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Markets for Reputation: Evidence on Quality and Quantity in Academe

  • Hamermesh, Daniel S.

    ()

    (Royal Holloway; University of Texas at Austin)

  • Pfann, Gerard A.

    ()

    (Maastricht University)

We develop a theory of the market for individual reputation, an indicator of regard by one’s peers and others. The central questions are: 1) Does the quantity of exposures raise reputation independent of their quality? and 2) Assuming that overall quality matters for reputation, does the quality of an individual’s most important exposure have an extra effect on reputation? Using evidence for academic economists, we find that, conditional on its impact, the quantity of output has no or even a negative effect on each of a number of proxies for reputation, and very little evidence that a scholar's most influential work provides any extra enhancement of reputation. Quality ranking matters more than absolute quality. Data on mobility and salaries show, on the contrary, substantial positive effects of quantity, independent of quality. We test various explanations for the differences between the determinants of reputation and salary.

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Paper provided by Institute for the Study of Labor (IZA) in its series IZA Discussion Papers with number 4610.

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Length: 41 pages
Date of creation: Dec 2009
Date of revision:
Publication status: published as 'Reputation and Earnings: The Roles of Quality and Quantity in Academe' in: Economic Inquiry, 2012, 50 (1), 1 - 16
Handle: RePEc:iza:izadps:dp4610
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  1. Bernt Bratsberg & James F. Ragan & John T. Warren, 2010. "Does Raiding Explain The Negative Returns To Faculty Seniority?," Economic Inquiry, Western Economic Association International, vol. 48(3), pages 704-721, 07.
  2. Yianis Sarafidis, 2007. "What Have you Done for me Lately? Release of Information and Strategic Manipulation of Memories," Economic Journal, Royal Economic Society, vol. 117(518), pages 307-326, 03.
  3. Tirole, Jean, 1996. "A Theory of Collective Reputations (with Applications to the Persistence of Corruption and to Firm Quality)," Review of Economic Studies, Wiley Blackwell, vol. 63(1), pages 1-22, January.
  4. Edward P. Lazear & Sherwin Rosen, 1979. "Rank-Order Tournaments as Optimum Labor Contracts," NBER Working Papers 0401, National Bureau of Economic Research, Inc.
  5. Steven Tadelis, 2002. "The Market for Reputations as an Incentive Mechanism," Journal of Political Economy, University of Chicago Press, vol. 110(4), pages 854-882, August.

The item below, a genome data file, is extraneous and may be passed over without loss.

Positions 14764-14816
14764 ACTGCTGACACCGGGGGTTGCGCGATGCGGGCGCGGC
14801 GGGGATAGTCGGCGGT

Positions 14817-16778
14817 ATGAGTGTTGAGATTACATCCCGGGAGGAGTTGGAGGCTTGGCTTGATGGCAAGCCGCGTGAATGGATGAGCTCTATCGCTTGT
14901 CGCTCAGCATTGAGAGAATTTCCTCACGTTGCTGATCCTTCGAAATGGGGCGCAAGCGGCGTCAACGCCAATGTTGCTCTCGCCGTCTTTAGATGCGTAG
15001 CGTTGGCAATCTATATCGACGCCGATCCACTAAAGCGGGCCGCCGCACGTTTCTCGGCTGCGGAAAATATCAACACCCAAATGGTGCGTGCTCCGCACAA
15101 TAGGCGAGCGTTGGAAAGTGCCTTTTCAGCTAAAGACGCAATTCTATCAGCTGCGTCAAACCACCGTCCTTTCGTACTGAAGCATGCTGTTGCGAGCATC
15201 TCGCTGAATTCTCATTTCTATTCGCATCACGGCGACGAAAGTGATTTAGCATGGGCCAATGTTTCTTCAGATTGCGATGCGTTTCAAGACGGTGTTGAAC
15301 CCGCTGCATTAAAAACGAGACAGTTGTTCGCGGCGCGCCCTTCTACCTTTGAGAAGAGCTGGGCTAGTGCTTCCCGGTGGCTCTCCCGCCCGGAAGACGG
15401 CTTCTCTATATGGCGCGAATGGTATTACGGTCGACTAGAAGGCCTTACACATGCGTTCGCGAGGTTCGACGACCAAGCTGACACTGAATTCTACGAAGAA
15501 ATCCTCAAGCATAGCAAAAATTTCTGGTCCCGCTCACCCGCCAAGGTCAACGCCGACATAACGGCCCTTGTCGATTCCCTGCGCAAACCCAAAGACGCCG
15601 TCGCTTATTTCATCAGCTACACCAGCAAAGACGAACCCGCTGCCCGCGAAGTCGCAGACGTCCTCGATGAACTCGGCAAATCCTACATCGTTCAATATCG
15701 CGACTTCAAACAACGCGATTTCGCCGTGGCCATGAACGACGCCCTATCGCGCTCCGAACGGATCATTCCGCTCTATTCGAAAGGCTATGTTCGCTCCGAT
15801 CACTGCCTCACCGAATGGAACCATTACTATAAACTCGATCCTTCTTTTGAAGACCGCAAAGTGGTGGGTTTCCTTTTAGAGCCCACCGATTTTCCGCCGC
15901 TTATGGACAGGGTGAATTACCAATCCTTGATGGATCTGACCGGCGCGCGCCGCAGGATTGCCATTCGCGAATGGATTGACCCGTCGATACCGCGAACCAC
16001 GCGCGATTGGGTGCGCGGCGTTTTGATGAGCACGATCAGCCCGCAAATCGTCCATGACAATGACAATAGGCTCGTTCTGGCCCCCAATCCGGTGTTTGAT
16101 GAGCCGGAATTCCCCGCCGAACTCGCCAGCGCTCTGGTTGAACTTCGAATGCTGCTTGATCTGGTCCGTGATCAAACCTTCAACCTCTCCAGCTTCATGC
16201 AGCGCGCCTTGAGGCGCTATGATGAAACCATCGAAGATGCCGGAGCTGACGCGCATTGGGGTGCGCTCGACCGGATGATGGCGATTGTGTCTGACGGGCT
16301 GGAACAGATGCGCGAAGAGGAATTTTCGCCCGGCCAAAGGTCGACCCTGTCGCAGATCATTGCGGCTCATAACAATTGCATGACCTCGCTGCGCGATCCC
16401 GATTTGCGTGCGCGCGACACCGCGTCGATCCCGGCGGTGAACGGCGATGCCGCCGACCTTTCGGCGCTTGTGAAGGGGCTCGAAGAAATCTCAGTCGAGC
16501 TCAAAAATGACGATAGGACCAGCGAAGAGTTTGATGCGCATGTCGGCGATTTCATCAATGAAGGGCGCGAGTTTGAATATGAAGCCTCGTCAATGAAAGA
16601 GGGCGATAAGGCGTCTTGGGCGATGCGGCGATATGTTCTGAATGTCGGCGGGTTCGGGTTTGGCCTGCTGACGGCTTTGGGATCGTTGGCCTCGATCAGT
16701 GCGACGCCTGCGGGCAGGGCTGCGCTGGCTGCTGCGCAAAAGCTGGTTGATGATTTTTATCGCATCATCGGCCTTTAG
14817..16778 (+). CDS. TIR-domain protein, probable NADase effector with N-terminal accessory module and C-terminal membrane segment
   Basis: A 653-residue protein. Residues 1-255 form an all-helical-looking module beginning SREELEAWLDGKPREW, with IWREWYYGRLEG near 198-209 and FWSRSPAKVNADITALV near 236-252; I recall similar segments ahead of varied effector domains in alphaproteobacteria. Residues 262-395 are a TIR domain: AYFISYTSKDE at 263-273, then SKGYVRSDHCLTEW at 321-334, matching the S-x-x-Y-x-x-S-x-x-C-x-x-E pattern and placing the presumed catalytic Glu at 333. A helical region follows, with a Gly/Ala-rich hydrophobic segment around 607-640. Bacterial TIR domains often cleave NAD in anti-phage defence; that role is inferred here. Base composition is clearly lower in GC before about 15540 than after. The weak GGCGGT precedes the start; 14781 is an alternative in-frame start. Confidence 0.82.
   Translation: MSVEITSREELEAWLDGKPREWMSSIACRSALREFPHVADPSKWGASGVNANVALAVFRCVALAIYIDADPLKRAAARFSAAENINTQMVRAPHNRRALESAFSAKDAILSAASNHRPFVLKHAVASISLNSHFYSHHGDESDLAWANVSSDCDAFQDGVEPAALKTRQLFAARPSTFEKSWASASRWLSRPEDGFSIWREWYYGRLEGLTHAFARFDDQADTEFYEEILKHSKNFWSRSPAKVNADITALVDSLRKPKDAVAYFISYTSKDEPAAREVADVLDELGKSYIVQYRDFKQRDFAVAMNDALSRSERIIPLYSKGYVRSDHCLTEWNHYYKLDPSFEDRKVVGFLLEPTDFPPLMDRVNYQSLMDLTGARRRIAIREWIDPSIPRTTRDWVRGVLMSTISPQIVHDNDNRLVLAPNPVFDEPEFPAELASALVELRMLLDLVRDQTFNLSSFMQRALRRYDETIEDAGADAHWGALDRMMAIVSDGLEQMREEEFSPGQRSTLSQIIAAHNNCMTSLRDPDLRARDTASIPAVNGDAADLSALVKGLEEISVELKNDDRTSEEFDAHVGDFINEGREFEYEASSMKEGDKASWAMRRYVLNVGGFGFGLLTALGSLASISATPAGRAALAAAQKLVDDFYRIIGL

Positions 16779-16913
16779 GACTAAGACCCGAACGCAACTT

6. Cardoso, Ana Rute & Guimaraes, Paulo & Zimmermann, Klaus F., 2008. "Comparing the Early Research Performance of PhD Graduates in Labor Economics in Europe and the USA," IZA Discussion Papers 3898, Institute for the Study of Labor (IZA).
  7. Moore, William J & Newman, Robert J & Turnbull, Geoffrey K, 1998. "Do Academic Salaries Decline with Seniority?," Journal of Labor Economics, University of Chicago Press, vol. 16(2), pages 352-66, April.
  8. David J. Faurot & Stephen McAllister, 1992. "Salary arbitration and pre-arbitration negotiation in major league baseball," Industrial and Labor Relations Review, ILR Review, Cornell University, ILR School, vol. 45(4), pages 697-710, July.
  9. Moore, William J & Newman, Robert J & Turnbull, Geoffrey K, 2001. "Reputational Capital and Academic Pay," Economic Inquiry, Western Economic Association International, vol. 39(4), pages 663-71, October.
  10. Ransom, Michael R, 1993. "Seniority and Monopsony in the Academic Labor Market," American Economic Review, American Economic Association, vol. 83(1), pages 221-33, March.
  11. Timothy Besley & Maitreesh Ghatak, 2008. "Status Incentives," American Economic Review, American Economic Association, vol. 98(2), pages 206-11, May.
  12. Pantelis Kalaitzidakis & Theofanis P Mamuneas & Thanasis Stengos, 2001. "Rankings of Academic Journals and Institutions in Economics," Discussion Papers in Economics 01/8, Department of Economics, University of Leicester.
  13. Basu, Kaushik, 1989. "A Theory of Association: Social Status, Prices and Markets," Oxford Economic Papers, Oxford University Press, vol. 41(4), pages 653-71, October.
  14. Jahn K. Hakes & Raymond D. Sauer, 2006. "An Economic Evaluation of the Moneyball Hypothesis," Journal of Economic Perspectives, American Economic Association, vol. 20(3), pages 173-186, Summer.
  15. Kahn, Lawrence M, 1993. "Free Agency, Long-Term Contracts and Compensation in Major League Baseball: Estimates from Panel Data," The Review of Economics and Statistics, MIT Press, vol. 75(1), pages 157-64, February.
  16. David J. Faurot & Stephen McAllister, 1992. "Salary Arbitration and Pre-Arbitration Negotiation in Major League Baseball," ILR Review, Cornell University, ILR School, vol. 45(4), pages 697-710, July.
  17. Mailath, George J. & Samuelson, Larry, 2006. "Repeated Games and Reputations: Long-Run Relationships," OUP Catalogue, Oxford University Press, number 9780195300796, March.
  18. Aloysius Siow, 1991. "Are First Impressions Important in Academia?," Journal of Human Resources, University of Wisconsin Press, vol. 26(2), pages 236-255.
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